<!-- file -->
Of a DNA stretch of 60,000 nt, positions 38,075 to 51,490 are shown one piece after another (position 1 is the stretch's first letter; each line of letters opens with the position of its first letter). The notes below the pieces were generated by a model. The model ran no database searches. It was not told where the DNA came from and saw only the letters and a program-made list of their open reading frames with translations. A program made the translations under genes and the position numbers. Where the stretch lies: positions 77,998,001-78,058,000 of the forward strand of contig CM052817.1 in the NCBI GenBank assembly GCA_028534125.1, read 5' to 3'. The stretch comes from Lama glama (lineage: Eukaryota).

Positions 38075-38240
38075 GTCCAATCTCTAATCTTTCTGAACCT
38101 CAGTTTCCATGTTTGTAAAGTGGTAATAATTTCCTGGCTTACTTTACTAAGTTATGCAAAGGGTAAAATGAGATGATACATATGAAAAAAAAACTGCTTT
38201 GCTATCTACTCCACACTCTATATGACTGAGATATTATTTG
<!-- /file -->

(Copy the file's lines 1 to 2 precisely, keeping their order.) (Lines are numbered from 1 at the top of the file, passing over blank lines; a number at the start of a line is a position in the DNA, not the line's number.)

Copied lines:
Of a DNA stretch of 60,000 nt, positions 38,075 to 51,490 are shown one piece after another (position 1 is the stretch's first letter; each line of letters opens with the position of its first letter). The notes below the pieces were generated by a model. The model ran no database searches. It was not told where the DNA came from and saw only the letters and a program-made list of their open reading frames with translations. A program made the translations under genes and the position numbers. Where the stretch lies: positions 77,998,001-78,058,000 of the forward strand of contig CM052817.1 in the NCBI GenBank assembly GCA_028534125.1, read 5' to 3'. The stretch comes from Lama glama (lineage: Eukaryota).

Positions 38075-38240